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Overkill: Repairing the Damage Caused by Our Unhealthy Obsession with Germs, Antibiotics, and Antibacterial Products Hardcover – April 20, 2002


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Product Details

  • Hardcover: 304 pages
  • Publisher: Rodale Books; 1 edition (April 20, 2002)
  • Language: English
  • ISBN-10: 1579545343
  • ISBN-13: 978-1579545345
  • Product Dimensions: 6.1 x 1.4 x 9.3 inches
  • Shipping Weight: 1.2 pounds
  • Average Customer Review: 3.8 out of 5 stars  See all reviews (5 customer reviews)
  • Amazon Best Sellers Rank: #2,809,670 in Books (See Top 100 in Books)

Editorial Reviews

Amazon.com Review

Popping antibiotics to quiet every ear infection has been likened to dropping nuclear bombs to quiet every enemy. Simply put, it's overkill. Risk assessment expert Kimberly M. Thompson, Sc.D., beseeches individuals to become germ savvy in order to prevent new, more resistant bacteria from reaching epidemic proportions. Busting myths and highlighting facts about food safety, cleaning products, medicines, and immune systems, Thompson plows through 31 common illnesses "that are treated--and mistreated--with antibiotics." Each segment briefly describes the ailment and its causes, signs, and symptoms. Thompson also provides specific preventive measures and treatment options for each illness, based on the reader's "RQ," or Risk Quotient (determined via an initial survey that assesses one's personal health risk profile). Those who score a low RQ for bacterial infection receive gentle prescriptions: avoid, hydrate, wash, supplement, immunize. Folks in the medium- to high-risk categories will find information about herbal remedies, helpful foods, or salves; they might also find direct orders to stop smoking, spend more time exercising, or "work with your doctor." A useful primer on food-borne and household pathogens, recipes for natural cleaners, and special attention to high-risk populations (including children and immune-compromised people) round out this vital home resource. --Liane Thomas

Review

"Dr. Thompson has written a highly readable, yet detailed and revealing, book that is both instructive and absorbing. She uniquely weaves her savvy knowledge base of prevention with the science of microbes. . . . Given current concerns with biological terrorism, this book provides a standard-setting approach for readers that other authors have failed to address." --Frederick M. Burkle Jr., M.D., MPH., senior scholar, scientist, and visiting professor, The Johns Hopkins University, and author of Disaster Medicine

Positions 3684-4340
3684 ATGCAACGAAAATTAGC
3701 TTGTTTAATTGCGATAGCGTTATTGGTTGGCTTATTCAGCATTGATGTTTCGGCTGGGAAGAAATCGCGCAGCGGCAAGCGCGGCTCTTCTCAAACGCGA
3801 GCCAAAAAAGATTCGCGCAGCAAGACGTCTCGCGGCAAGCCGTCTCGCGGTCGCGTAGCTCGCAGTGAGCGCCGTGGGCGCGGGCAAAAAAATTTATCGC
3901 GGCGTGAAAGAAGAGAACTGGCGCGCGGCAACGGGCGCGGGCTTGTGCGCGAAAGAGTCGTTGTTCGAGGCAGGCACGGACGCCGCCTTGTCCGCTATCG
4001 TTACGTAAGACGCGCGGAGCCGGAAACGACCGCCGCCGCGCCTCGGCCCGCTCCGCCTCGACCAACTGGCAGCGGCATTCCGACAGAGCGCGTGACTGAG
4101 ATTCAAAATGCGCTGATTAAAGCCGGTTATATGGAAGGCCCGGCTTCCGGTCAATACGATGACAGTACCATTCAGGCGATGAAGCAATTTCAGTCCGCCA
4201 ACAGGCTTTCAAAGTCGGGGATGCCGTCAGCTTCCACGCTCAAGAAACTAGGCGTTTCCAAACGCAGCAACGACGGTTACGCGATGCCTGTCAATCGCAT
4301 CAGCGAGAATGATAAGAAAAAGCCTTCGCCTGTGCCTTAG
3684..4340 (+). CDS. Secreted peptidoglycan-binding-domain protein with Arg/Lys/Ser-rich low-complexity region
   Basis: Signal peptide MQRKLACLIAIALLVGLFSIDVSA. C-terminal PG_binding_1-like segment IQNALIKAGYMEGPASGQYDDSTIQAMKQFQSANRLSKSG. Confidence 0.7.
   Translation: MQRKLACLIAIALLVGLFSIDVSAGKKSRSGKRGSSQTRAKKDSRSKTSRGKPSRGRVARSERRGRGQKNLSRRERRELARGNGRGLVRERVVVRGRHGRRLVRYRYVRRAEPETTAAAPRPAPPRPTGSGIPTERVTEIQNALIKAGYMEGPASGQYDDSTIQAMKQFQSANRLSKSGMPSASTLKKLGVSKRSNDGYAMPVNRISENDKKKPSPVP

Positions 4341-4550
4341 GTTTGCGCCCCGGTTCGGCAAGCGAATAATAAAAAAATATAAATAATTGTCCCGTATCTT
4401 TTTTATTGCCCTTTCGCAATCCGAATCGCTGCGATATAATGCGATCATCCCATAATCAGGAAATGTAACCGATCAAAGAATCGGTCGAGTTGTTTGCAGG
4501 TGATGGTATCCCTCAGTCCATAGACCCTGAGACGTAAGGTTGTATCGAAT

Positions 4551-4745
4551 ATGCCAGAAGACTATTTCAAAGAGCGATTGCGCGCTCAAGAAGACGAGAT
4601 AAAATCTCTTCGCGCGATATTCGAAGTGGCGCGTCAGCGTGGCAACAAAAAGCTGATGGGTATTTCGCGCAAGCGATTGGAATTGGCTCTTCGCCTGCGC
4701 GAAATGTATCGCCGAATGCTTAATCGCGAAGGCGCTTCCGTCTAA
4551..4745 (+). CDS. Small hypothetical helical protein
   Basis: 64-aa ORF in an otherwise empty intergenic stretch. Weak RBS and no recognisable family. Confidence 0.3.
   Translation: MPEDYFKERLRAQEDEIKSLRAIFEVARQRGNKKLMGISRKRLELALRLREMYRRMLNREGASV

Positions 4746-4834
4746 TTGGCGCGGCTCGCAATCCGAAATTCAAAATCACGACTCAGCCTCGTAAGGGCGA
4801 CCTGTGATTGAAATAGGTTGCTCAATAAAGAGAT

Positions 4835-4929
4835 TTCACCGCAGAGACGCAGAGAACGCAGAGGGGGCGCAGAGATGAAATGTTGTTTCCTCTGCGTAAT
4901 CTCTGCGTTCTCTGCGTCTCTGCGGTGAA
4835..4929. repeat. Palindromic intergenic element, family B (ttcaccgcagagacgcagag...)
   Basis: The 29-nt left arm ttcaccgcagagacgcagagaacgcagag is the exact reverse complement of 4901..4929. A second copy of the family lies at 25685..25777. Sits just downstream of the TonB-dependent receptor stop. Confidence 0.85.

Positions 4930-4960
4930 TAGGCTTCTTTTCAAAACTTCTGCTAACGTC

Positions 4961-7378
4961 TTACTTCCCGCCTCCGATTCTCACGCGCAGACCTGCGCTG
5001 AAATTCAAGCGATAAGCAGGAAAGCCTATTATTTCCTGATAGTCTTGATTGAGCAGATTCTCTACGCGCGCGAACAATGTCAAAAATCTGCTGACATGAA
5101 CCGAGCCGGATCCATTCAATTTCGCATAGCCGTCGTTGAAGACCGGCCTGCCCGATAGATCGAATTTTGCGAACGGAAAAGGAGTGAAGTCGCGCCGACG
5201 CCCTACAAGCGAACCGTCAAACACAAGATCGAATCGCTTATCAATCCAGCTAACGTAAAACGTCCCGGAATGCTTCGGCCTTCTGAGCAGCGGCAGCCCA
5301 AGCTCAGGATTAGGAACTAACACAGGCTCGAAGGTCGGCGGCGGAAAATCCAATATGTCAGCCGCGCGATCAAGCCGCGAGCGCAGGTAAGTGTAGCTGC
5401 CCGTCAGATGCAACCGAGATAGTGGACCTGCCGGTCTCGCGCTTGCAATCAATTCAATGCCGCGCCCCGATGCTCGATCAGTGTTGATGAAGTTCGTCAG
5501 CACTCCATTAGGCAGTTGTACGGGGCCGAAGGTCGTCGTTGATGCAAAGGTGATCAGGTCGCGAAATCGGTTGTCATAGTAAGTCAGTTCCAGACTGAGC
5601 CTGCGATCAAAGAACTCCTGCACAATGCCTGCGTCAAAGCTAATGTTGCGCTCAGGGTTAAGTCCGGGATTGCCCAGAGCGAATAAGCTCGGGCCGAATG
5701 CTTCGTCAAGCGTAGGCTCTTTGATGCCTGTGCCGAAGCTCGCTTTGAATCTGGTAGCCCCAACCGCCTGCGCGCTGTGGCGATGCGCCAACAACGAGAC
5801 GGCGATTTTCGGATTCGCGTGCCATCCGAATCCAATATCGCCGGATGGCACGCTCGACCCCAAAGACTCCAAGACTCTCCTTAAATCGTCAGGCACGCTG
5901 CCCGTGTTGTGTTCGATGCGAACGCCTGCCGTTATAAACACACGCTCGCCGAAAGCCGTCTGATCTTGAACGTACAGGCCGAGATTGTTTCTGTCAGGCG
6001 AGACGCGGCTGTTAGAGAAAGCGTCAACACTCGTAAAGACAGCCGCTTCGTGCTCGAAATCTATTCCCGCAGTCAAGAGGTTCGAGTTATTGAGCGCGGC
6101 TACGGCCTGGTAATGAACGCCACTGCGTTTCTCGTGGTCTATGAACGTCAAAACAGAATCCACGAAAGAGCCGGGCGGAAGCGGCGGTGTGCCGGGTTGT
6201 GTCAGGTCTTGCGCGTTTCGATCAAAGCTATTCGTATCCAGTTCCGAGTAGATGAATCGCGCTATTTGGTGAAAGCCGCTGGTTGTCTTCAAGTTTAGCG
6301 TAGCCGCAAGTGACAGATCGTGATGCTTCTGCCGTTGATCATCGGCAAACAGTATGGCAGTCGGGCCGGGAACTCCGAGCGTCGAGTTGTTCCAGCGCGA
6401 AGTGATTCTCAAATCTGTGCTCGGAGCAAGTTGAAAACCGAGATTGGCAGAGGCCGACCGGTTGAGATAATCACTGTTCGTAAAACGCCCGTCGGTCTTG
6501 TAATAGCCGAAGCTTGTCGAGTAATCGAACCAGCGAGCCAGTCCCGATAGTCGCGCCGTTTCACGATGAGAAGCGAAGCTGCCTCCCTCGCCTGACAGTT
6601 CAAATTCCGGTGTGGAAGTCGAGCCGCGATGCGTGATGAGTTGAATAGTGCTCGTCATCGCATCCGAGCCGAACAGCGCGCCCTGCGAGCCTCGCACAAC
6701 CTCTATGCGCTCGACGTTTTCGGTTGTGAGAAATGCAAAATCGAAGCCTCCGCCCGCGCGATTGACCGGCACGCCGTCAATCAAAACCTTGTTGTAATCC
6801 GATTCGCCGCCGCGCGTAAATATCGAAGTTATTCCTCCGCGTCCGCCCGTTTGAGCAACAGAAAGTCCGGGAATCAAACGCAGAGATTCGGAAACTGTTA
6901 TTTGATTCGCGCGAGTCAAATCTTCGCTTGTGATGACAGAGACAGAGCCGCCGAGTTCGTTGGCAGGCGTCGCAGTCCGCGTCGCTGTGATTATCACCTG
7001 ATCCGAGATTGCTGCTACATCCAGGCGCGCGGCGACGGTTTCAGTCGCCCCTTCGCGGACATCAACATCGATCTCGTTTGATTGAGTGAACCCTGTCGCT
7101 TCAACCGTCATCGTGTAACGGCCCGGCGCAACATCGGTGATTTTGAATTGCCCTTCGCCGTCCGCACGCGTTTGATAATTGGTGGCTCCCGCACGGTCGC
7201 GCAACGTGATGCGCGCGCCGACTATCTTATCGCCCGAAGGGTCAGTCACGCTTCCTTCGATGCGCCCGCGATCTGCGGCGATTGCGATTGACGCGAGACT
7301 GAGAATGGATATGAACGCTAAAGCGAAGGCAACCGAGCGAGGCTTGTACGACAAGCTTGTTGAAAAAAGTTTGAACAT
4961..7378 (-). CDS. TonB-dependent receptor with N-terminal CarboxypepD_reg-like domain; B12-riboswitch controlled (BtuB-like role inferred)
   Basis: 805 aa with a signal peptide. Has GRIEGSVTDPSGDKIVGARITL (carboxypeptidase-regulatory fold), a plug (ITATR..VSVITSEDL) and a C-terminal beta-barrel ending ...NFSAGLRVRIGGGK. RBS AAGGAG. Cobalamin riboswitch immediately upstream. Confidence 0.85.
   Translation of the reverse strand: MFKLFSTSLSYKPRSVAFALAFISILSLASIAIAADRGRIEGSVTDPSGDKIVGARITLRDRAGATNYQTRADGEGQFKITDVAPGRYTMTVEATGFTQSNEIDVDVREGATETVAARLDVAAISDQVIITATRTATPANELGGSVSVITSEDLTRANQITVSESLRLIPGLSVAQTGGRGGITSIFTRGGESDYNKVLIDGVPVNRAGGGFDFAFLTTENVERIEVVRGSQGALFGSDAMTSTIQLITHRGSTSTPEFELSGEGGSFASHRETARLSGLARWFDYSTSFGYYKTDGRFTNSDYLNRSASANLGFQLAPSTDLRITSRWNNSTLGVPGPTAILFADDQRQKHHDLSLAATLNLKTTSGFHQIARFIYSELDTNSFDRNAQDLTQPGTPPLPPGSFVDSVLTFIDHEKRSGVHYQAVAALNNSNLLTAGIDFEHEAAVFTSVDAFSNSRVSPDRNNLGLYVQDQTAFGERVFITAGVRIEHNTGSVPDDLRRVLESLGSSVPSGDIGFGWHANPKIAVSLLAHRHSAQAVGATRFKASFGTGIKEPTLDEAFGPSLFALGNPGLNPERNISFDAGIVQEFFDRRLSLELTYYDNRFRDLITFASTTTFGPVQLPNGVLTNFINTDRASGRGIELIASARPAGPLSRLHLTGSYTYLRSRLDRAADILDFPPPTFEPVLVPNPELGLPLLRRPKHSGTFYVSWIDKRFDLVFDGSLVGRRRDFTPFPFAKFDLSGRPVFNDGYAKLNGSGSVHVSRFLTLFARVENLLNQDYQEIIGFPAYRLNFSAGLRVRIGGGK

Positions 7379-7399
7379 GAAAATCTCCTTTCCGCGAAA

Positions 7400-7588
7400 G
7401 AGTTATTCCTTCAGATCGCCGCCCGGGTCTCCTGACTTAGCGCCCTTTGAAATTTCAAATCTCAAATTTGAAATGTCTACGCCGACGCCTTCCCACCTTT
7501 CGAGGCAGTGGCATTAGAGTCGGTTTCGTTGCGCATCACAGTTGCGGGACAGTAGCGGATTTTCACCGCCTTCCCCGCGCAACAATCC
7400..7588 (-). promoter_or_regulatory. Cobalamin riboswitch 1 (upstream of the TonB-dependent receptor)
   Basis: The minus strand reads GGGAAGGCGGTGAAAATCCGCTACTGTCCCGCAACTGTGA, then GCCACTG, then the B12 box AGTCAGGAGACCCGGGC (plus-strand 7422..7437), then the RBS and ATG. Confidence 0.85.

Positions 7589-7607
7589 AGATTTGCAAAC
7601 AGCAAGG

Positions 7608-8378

"Overkill is must reading for people desiring to live healthier lives. . . . It moves "managed care" from the doctor's office back to the home -- where most health care belongs." --Harold M. Koenig, M.D., chairman and president, The Annapolis Center, and former Navy Surgeon General

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Customer Reviews

3.8 out of 5 stars
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Most Helpful Customer Reviews

5 of 5 people found the following review helpful By Bob M on December 1, 2002
Format: Hardcover
Overkill serves up a blend of well-written commentary on the very operation of our medical system in a clear and concise manner, along with examples practical enough to apply to all of our lives. By virtue of assessments, readers can experience why levels of resistance continue to rise year after year, generation after generation. Seemingly innocuous chemicals designed to better your well-being often disarm potent antibacterial drugs from doing their prescribed job. It was only a few decades ago that penicillin was the panacea for Americans the nation over, but continued use has left many requiring higher and higher allotments -- subsequently leading to its virtual impotency. Before you down another pill or take a spoonful of medicine, pick-up a copy -- you'll be glad you did.
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2 of 2 people found the following review helpful By B. Sherrod on January 9, 2009
Format: Hardcover Verified Purchase
Overkill is definitely a great overview of the topic of antibiotics and how social norms are in essence making the entire situation worse. It briefly mentions some useful, natural alternatives. As a harvard research authority, Dr Thompson gives the reader some relief as to her abilities.